Millions rely on Social Security, but many don't realize it can be taxable until after they retire. Many believe that paying taxes on Social Security benefits that were themselves funded by payroll taxes is unfair.


Source: Phillip Ingham, Flickr.

In this installment of our Social Security Q&A series, Dan Caplinger, The Motley Fool's director of investment planning, answers a question from Donald, who notes that he has a real problem with how Social Security gets taxed and wants to know why he pays what he sees as double tax. Dan notes that although most people think of their benefits as being funded by the Social Security payroll taxes they pay during their careers, the government doesn't see it that way, with court cases holding that there's no property right to Social Security benefits just because you pay payroll taxes. As a result, the IRS can impose tax on those benefits as completely separate income, with as much as 85% of your benefits being added to your taxable income and taxed at your ordinary income tax rate. Dan concludes that those taxes might not be fair, but Congress would have to change the tax laws in order to stop those benefits from being taxed.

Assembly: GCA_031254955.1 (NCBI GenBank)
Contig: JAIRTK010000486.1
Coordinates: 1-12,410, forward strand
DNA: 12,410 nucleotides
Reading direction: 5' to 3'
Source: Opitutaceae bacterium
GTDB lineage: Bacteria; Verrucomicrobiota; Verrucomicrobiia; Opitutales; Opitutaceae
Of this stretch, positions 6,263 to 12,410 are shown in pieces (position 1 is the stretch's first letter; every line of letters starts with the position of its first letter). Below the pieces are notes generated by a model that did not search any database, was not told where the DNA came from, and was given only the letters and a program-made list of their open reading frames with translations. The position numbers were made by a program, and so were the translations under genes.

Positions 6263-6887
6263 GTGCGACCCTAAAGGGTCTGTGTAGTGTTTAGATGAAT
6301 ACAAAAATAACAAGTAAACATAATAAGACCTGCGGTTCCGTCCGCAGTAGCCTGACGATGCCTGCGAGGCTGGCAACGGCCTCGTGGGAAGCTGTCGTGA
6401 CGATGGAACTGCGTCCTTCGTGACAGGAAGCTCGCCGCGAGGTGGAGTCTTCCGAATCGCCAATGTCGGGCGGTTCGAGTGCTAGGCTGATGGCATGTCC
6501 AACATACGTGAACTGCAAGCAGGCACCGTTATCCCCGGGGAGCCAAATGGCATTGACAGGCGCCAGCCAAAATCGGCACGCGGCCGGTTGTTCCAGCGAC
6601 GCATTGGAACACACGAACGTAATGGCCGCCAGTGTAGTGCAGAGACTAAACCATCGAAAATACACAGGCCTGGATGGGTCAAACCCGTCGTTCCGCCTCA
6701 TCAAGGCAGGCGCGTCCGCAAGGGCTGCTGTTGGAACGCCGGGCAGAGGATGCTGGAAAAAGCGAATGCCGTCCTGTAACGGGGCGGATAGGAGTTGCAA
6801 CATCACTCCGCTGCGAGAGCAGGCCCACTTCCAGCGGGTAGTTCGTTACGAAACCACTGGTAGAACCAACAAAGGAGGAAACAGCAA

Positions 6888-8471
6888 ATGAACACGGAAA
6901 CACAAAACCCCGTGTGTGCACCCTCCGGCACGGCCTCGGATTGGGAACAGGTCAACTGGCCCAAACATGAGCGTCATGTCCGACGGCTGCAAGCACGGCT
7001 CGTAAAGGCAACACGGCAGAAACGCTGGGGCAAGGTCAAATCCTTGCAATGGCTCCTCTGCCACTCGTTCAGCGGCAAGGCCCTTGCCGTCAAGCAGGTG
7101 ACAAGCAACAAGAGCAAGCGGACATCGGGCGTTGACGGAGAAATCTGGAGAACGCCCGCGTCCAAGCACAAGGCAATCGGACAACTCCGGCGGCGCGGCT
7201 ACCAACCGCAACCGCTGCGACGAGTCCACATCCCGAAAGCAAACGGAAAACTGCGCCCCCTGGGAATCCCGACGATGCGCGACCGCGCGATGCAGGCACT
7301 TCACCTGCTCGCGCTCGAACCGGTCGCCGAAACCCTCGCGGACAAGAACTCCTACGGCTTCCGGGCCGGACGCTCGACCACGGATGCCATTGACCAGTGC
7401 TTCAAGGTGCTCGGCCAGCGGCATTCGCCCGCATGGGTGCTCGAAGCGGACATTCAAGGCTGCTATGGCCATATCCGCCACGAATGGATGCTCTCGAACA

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Have general questions about Social Security? Email them to, and they might be the subject of a future video!

Dan Caplinger has no position in any stocks mentioned, and neither does The Motley Fool. Try any of our Foolish newsletter services free for 30 days. We Fools don't all hold the same opinions, but we all believe that considering a diverse range of insights makes us better investors. The Motley Fool has a disclosure policy.

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